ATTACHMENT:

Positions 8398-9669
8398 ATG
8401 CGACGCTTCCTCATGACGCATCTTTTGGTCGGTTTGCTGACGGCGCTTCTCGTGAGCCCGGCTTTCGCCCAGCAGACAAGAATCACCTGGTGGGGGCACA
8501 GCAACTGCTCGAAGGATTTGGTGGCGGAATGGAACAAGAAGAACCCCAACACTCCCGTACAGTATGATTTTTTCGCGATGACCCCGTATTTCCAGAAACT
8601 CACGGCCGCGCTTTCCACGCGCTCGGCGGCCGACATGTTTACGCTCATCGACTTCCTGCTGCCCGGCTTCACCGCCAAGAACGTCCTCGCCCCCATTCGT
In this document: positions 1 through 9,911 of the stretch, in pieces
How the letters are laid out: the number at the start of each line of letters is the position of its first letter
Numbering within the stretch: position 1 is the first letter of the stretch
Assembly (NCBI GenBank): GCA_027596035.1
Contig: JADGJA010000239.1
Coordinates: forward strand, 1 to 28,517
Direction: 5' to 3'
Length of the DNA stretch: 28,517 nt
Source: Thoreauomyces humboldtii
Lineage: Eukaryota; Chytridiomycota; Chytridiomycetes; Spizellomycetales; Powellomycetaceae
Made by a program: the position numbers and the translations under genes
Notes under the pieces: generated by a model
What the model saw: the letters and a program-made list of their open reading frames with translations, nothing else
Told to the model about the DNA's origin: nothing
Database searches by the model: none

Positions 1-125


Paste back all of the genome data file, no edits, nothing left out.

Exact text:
Positions 8398-9669
8398 ATG
8401 CGACGCTTCCTCATGACGCATCTTTTGGTCGGTTTGCTGACGGCGCTTCTCGTGAGCCCGGCTTTCGCCCAGCAGACAAGAATCACCTGGTGGGGGCACA
8501 GCAACTGCTCGAAGGATTTGGTGGCGGAATGGAACAAGAAGAACCCCAACACTCCCGTACAGTATGATTTTTTCGCGATGACCCCGTATTTCCAGAAACT
8601 CACGGCCGCGCTTTCCACGCGCTCGGCGGCCGACATGTTTACGCTCATCGACTTCCTGCTGCCCGGCTTCACCGCCAAGAACGTCCTCGCCCCCATTCGT
In this document: positions 1 through 9,911 of the stretch, in pieces
How the letters are laid out: the number at the start of each line of letters is the position of its first letter
Numbering within the stretch: position 1 is the first letter of the stretch
Assembly (NCBI GenBank): GCA_027596035.1
Contig: JADGJA010000239.1
Coordinates: forward strand, 1 to 28,517
Direction: 5' to 3'
Length of the DNA stretch: 28,517 nt
Source: Thoreauomyces humboldtii
Lineage: Eukaryota; Chytridiomycota; Chytridiomycetes; Spizellomycetales; Powellomycetaceae
Made by a program: the position numbers and the translations under genes
Notes under the pieces: generated by a model
What the model saw: the letters and a program-made list of their open reading frames with translations, nothing else
Told to the model about the DNA's origin: nothing
Database searches by the model: none

Positions 1-125